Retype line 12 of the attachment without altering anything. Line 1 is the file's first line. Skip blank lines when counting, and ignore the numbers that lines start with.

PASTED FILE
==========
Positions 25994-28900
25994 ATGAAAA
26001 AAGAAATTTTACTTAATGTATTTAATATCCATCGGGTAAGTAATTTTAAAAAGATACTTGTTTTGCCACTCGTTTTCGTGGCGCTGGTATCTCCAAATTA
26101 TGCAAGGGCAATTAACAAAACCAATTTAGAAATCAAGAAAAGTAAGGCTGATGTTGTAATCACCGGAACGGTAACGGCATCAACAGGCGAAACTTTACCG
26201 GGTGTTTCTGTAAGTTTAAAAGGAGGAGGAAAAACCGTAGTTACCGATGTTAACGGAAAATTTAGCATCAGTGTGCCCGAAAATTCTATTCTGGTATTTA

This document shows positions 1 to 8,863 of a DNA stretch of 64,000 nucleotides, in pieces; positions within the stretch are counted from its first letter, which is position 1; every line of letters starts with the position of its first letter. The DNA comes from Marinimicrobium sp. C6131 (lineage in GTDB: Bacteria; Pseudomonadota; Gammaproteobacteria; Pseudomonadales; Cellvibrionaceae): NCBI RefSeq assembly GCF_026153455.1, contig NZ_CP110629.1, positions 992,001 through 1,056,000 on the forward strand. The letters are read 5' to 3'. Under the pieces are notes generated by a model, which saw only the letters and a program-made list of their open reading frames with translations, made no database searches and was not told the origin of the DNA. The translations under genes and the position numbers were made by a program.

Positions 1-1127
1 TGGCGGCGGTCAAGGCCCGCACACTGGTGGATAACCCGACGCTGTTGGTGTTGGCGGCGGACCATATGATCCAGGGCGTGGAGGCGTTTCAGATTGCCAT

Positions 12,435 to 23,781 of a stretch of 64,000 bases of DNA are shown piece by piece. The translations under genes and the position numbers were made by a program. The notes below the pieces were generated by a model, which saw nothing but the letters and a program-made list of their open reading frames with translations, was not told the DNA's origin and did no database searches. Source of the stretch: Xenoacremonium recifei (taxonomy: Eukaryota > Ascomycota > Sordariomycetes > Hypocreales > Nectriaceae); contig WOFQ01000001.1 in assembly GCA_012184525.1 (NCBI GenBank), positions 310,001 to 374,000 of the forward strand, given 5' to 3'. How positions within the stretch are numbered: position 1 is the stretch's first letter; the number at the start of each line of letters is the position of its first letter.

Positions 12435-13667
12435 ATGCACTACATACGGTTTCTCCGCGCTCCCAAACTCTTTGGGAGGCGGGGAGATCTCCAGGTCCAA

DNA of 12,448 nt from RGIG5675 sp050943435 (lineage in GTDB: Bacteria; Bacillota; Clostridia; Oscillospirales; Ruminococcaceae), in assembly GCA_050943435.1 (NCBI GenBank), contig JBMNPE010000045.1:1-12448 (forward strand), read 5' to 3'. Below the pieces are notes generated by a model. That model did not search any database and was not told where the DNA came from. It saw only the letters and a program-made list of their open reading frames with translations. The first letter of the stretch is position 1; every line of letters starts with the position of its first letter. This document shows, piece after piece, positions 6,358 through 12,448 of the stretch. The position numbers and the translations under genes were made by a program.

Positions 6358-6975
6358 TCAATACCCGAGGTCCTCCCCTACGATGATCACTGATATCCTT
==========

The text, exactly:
DNA of 12,448 nt from RGIG5675 sp050943435 (lineage in GTDB: Bacteria; Bacillota; Clostridia; Oscillospirales; Ruminococcaceae), in assembly GCA_050943435.1 (NCBI GenBank), contig JBMNPE010000045.1:1-12448 (forward strand), read 5' to 3'. Below the pieces are notes generated by a model. That model did not search any database and was not told where the DNA came from. It saw only the letters and a program-made list of their open reading frames with translations. The first letter of the stretch is position 1; every line of letters starts with the position of its first letter. This document shows, piece after piece, positions 6,358 through 12,448 of the stretch. The position numbers and the translations under genes were made by a program.